Evidence was provided to confirm that the board of management and staff have taken appropriate steps to develop policies in line with the provisions in Children First: National Guidelines for the Protection and Welfare of Children (Department of Health and Children, 1999, updated issue May 2004) and Child Protection Guidelines for Primary Schools (Department of Education and Science, April 2001). Evidence was also provided to confirm that the board of management has adopted and implemented the policies. A designated liaison person has been appointed in line with the requirements of the Departmental guidelines.
3.3 Classroom planning
All teachers are committed to long-term and short-term planning. In most classes long-term planning is detailed, relates closely to the school plan and carefully reflects the structures of the curriculum. However, in some classes, where planning does not take account of the school plan, there is evidence of repetition and of revisiting work done previously. Variance in practice throughout the school with regard to short-term planning is noted. In the majority of classes short-term planning is based on the strands and strand units of the curriculum and there is effective delivery of a broad and balanced programme in line with the principles of the curriculum. In those classes, clear learning objectives are identified and there is correct emphasis on skill development. Scientific and mathematical language, modes of assessment and differentiation strategies are included and the teaching methodologies to be used are outlined. This is characteristic of good practice and it is recommended that this practice should be emulated by all teachers and that a more suitable template should be drawn up which includes expected learning outcomes and an appropriate emphasis on the development of skills. Tasks should also be differentiated and closely matched to pupils’ learning needs.
Monthly records are maintained. However, in their current form, the monthly records do not take account of the balance between the acquisition of knowledge and skills which is an intrinsic part of the Science curriculum. It is recommended that the approach to the monthly recording of Science be reviewed. This should also contribute significantly to ensuring that there is continuity and progression as the children advance from class to class.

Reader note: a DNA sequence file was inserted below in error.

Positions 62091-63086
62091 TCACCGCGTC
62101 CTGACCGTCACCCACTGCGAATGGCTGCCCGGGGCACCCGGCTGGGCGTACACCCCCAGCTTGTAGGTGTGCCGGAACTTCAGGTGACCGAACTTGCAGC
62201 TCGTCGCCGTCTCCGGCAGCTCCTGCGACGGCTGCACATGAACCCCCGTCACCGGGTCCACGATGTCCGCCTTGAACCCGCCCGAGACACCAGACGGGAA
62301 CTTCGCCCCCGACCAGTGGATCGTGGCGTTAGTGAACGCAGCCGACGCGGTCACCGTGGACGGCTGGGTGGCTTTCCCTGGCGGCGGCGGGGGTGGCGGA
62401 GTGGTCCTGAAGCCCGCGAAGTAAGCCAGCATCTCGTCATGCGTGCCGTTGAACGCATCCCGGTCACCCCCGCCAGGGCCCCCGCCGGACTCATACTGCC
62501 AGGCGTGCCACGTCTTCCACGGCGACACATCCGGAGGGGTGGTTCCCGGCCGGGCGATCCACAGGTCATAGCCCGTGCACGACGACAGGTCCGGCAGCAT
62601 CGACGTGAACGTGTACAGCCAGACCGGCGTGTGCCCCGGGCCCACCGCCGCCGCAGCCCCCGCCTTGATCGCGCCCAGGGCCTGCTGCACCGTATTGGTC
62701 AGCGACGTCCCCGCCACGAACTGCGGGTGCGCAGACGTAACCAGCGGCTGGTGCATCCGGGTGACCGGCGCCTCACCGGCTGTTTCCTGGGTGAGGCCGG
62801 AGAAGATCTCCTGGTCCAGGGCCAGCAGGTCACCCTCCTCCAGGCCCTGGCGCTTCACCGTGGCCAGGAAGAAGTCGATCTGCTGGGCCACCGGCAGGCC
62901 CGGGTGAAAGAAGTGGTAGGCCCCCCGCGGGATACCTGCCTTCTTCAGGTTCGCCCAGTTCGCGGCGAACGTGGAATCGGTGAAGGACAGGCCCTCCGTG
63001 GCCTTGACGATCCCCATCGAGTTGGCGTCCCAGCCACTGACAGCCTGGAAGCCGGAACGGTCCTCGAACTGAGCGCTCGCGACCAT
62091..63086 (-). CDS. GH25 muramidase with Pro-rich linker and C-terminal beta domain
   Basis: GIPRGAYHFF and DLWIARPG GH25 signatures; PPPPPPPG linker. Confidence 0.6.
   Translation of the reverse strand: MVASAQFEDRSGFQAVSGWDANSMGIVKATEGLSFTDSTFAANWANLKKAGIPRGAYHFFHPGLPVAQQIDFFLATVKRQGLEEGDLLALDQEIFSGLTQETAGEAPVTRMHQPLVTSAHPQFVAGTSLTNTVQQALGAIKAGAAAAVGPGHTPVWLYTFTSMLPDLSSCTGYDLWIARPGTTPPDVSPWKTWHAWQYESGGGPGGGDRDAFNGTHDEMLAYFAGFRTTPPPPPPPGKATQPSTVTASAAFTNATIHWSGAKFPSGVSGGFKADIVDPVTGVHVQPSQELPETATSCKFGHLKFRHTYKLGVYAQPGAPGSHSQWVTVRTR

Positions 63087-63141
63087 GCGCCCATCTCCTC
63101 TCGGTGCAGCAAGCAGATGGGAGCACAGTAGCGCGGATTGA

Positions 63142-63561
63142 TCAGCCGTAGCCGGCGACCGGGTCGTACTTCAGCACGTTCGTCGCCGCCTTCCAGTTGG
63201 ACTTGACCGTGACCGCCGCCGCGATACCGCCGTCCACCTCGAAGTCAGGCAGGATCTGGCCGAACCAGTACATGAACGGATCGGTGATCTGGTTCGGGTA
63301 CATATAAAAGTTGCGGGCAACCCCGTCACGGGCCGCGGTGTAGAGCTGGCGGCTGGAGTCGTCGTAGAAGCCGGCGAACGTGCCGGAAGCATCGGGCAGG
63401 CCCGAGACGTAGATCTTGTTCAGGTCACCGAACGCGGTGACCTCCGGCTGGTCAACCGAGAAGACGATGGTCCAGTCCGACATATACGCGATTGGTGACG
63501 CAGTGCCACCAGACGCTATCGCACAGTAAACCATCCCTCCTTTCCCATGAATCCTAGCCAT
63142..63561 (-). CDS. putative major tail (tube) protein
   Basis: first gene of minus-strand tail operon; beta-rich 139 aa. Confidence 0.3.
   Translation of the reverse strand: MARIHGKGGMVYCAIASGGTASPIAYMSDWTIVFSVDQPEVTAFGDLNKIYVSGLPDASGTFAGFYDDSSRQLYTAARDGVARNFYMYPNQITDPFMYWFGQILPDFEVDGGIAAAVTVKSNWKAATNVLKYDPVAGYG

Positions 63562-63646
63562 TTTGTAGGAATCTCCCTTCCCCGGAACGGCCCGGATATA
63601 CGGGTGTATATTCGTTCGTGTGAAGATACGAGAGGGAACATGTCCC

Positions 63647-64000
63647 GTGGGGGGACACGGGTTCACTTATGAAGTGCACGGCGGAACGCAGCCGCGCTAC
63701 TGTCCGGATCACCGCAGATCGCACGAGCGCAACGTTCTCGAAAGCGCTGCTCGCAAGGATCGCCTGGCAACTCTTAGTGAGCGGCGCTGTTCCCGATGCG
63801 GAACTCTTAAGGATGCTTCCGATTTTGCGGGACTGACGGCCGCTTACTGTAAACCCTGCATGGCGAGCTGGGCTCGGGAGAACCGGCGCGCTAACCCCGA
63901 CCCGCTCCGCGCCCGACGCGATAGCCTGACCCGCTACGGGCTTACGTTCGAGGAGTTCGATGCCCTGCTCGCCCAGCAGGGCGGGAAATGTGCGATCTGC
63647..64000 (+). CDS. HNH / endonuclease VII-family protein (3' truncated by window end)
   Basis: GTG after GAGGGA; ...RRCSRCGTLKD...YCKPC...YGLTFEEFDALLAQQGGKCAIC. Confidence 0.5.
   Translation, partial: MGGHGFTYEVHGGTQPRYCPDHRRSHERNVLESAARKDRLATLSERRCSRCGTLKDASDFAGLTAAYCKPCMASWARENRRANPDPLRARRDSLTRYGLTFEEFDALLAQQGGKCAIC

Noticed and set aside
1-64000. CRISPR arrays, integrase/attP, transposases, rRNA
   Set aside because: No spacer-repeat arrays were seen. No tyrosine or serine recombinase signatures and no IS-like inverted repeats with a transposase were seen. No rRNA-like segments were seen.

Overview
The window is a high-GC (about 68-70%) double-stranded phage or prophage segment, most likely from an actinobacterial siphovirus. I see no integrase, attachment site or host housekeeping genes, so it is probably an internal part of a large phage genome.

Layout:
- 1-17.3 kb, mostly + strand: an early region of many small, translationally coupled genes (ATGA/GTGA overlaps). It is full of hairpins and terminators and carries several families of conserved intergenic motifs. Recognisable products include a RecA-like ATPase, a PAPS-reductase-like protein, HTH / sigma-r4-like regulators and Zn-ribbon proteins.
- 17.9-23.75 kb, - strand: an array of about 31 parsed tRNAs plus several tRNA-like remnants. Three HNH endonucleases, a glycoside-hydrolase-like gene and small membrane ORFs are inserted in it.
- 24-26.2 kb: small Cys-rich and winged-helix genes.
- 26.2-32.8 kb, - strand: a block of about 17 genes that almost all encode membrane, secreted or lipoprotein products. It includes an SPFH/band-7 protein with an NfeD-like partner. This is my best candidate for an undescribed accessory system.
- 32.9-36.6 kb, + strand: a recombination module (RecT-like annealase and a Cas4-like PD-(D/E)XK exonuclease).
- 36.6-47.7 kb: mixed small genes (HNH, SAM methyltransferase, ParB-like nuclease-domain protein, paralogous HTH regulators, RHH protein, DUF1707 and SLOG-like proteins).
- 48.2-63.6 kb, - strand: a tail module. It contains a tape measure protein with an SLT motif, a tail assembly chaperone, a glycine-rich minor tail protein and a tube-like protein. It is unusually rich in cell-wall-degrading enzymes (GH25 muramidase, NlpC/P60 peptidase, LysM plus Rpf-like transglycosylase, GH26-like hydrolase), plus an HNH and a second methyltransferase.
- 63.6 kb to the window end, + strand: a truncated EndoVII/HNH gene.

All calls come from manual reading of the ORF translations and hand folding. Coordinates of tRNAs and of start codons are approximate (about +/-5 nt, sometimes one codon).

4.1 Quality of learning and teaching in Science
Most classrooms provide a stimulating environment for learning. All classrooms have displays of scientific charts and posters and nature tables with displays of seasonal bulbs and flowers. In many classrooms samples of the children’s work are attractively displayed alongside photographic evidence of activities. In a few classrooms wonderful displays were observed.
Overall, teachers use a good range of teaching approaches and children work in whole class settings as well as in groups and pairs. The teachers use a good range of materials and resources in the presentation of lessons. Instructions are clear and the children are encouraged to listen and to respond appropriately. In most classes a wide range of questions is employed to stimulate thinking. Cross-curricular integration with other subjects is good, particularly in English and in Visual Arts, and is used to effectively reinforce and promote the learning.
The behaviour of pupils in all classrooms and around the school is very good. In all classes, standards of literacy are high. Special Needs Assistants (SNAs) support children with special educational needs. Language support teachers work alongside class teachers in some instances to support those children for whom English is not their first language. Good emphasis is placed on the development of language in science lessons. It is recommended that this practice be extended in order to further develop and refine pupils’ vocabularies. In most classes there is a good balance between practical and theoretical work and the children are provided with opportunities to record their work. Further emphasis on allowing the children in middle and senior classes to record their findings in their own words should now be considered. More extensive use of open-ended investigations will allow pupils to pursue a number of lines of enquiry and will encourage them to make decisions about how to do investigations.